“I think all football fans should unite today behind what Manchester United fans have done,” Neville said. “Because honestly what they did two weeks ago was really dangerous for English football. We must not forget that. They tried to walk away and create a closed-shop league that would’ve basically created a famine — a famine — in this country for every other football club. 

“They tried to create a famine two weeks ago in English football, in Dutch football, in German football, in French football — all over Europe. Those 15 clubs would’ve walked away from their leagues with that money and basically destroyed the ethos of the pyramid of relegation and promotion in English football, so that’s number one. It’s unforgivable what they did as a family two weeks ago.”

There’s going to be an intense dialogue surrounding what happened this week, and your own response probably says more about you individually than it does the event itself. There has always been a ceaseless battle between the rights of owners and the rights of man, and in this particular instance, either you’re concerned with the future of football (the Glazers have profiteered off United while saddling the club with an outrageous amount of debt) or you’re concerned with the property damage sustained by a few billionaires. Or maybe you just want people to buy Peacock and your “product” to always appear totally unblemished and free from lower class rabble.    

Personally, I think it was an understandable response from a disenfranchised group of supporters that could only watch in horror as their main passion came agonizingly close to being entirely gutted and transformed into something completely unrecognizable from what they’d fallen in love with. You're not being listened to, so make them listen.   

There is, however, no justification for this lad right here. 

The crew on NBCSN said “this is not the way to get it done” while calling it “disgraceful” and “embarrassing,” but NBC paid $1.3 billion on a six-year deal for international broadcast rights and Rebecca “Law and Order” Lowe’s fixation on that broken tripod rather than a discourse on why this was actually happening was telling.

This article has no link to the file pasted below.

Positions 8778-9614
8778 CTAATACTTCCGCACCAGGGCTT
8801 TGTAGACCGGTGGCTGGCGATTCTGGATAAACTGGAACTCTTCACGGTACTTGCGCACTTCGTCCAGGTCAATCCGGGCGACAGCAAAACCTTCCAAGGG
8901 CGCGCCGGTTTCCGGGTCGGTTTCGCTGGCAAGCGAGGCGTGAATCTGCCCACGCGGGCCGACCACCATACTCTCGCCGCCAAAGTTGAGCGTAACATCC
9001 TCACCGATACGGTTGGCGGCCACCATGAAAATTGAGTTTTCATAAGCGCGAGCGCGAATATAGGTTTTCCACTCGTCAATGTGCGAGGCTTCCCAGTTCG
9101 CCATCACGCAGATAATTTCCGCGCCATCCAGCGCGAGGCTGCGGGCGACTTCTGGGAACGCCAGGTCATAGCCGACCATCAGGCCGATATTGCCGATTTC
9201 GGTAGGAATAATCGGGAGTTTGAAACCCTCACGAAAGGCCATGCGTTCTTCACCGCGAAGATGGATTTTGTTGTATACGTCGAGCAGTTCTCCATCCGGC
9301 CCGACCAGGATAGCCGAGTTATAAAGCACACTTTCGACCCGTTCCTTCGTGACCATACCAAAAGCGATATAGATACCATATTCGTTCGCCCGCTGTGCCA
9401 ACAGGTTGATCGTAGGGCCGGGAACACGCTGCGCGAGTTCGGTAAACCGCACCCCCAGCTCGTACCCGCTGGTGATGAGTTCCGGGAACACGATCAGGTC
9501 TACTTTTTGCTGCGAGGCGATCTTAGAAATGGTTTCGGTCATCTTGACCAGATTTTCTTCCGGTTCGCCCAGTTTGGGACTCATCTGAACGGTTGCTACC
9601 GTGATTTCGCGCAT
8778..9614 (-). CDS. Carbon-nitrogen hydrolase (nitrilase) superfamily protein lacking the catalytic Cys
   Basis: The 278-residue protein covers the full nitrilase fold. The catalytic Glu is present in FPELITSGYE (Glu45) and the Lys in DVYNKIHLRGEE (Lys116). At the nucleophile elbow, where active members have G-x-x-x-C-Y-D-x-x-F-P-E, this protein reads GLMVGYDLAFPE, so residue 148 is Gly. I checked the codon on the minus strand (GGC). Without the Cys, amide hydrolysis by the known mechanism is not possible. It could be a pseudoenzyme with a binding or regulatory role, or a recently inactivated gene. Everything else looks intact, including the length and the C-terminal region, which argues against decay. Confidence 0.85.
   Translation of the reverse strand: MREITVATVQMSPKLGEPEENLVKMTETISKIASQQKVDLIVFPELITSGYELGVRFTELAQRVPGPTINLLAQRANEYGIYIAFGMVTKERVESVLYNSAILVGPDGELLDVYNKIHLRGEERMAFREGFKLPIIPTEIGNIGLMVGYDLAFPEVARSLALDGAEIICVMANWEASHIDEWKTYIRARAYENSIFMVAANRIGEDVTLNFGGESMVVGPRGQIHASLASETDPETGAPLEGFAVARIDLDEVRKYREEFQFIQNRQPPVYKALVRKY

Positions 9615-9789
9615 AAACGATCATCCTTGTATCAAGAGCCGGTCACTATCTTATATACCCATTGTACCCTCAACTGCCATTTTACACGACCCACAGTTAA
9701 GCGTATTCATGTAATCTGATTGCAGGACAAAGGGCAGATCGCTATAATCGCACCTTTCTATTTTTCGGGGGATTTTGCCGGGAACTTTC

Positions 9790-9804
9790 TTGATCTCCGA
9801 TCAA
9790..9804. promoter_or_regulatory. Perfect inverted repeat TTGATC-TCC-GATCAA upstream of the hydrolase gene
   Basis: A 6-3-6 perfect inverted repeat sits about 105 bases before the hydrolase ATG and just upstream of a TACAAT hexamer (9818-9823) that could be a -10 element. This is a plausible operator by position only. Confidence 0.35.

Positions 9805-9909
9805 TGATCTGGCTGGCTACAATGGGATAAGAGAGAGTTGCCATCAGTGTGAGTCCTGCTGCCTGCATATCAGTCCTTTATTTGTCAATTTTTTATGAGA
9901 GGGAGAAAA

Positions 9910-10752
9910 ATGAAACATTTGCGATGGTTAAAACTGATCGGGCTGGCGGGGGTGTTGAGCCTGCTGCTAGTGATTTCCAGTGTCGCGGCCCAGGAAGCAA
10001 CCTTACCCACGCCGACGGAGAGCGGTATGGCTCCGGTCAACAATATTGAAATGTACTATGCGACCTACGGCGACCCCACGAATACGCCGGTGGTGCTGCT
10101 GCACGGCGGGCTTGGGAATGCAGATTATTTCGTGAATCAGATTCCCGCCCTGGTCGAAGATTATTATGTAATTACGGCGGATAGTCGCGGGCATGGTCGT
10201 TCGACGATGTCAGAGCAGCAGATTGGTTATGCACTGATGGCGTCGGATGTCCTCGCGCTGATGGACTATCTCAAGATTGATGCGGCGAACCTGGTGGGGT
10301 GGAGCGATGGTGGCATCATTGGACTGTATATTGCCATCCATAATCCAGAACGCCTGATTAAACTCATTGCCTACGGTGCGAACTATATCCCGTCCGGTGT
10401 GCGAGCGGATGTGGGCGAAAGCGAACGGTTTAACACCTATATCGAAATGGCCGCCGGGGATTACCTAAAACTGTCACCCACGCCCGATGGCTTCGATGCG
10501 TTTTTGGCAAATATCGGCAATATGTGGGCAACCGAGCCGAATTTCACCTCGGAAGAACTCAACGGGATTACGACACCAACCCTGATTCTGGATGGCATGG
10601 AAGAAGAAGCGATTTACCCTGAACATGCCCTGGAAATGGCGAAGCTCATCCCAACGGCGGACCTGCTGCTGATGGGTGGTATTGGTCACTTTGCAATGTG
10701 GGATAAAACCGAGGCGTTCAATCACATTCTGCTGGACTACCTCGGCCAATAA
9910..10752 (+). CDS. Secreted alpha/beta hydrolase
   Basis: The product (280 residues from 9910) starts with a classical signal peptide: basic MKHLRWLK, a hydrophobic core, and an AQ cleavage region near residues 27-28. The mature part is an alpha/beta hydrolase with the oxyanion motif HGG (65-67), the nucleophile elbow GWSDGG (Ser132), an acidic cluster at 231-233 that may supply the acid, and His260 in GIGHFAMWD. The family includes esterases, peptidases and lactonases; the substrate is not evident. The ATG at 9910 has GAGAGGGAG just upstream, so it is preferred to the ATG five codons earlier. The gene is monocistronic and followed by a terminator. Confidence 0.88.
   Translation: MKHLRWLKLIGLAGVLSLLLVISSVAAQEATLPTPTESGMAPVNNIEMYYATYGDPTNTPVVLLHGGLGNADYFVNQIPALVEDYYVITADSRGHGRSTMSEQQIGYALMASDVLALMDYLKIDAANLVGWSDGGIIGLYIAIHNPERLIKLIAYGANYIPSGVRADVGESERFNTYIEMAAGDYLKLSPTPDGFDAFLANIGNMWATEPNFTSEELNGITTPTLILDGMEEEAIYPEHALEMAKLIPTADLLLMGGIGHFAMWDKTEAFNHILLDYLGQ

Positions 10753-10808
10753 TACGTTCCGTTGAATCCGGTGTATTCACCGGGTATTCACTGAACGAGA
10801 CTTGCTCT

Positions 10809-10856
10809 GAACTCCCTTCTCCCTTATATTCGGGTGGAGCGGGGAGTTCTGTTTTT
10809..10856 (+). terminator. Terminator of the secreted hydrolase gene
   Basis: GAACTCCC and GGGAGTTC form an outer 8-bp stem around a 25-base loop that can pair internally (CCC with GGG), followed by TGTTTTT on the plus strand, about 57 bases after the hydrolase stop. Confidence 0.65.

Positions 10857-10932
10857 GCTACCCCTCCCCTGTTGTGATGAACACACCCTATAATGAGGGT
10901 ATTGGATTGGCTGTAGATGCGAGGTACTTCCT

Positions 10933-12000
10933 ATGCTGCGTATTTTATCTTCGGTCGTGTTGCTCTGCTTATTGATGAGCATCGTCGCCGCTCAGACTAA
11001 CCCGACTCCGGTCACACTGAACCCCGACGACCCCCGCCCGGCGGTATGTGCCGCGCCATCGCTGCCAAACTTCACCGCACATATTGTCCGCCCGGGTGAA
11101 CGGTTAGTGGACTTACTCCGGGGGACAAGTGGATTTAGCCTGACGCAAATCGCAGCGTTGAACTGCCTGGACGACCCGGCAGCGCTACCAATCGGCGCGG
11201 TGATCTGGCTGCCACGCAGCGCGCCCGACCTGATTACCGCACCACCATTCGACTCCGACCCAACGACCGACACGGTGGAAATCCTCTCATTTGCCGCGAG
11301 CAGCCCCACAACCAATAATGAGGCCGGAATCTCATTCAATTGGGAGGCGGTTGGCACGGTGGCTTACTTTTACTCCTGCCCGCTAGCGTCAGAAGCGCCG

“Awful. Awful, awful scenes,” Mustoe said. “I could never remember, ever, a group of fans that breached into a stadium. They’re not in the concourse areas; they weren’t allowed into the stadium. They’ve found a way in through doors or gates to get on the field of play. It’s awful scenes. I can’t think of any other situation. This is absolutely not the right way to protest. I know these fans are trying to get the game off but this is pretty bad.”

“It’s such a shame, Rob, because we’ve gone from the support of the fans and what they were doing to where now it’s criminal offense and it lessens the voice of what the actual message is about: ownership,” Earle added. “We’re now talking about criminal behavior, not bad ownership of a football club. For those fans that have done so much for English football in grabbing those clubs away from the Super League, you see this now and a lot of that good work has been undone.”

At least Jon Champion talked some sense on ESPN before getting cut off.

The literal transformation of football from a spectator sport to a made-for-TV production has been the alternate reality presented by the pandemic, and there was some poetic justice in broadcasters stressing over the fact that supporters threatened to ruin their precious telecast of “the biggest game in English football.” 

The clear irony was that Sunday’s match — Liverpool needing a win for its top-four aspirations — would’ve meant fuck all if fans hadn’t stopped the Super League from happening in the first place, a fact that NBCSN surely would've glossed over before, during and after the match without the protests forcing them to recognize it.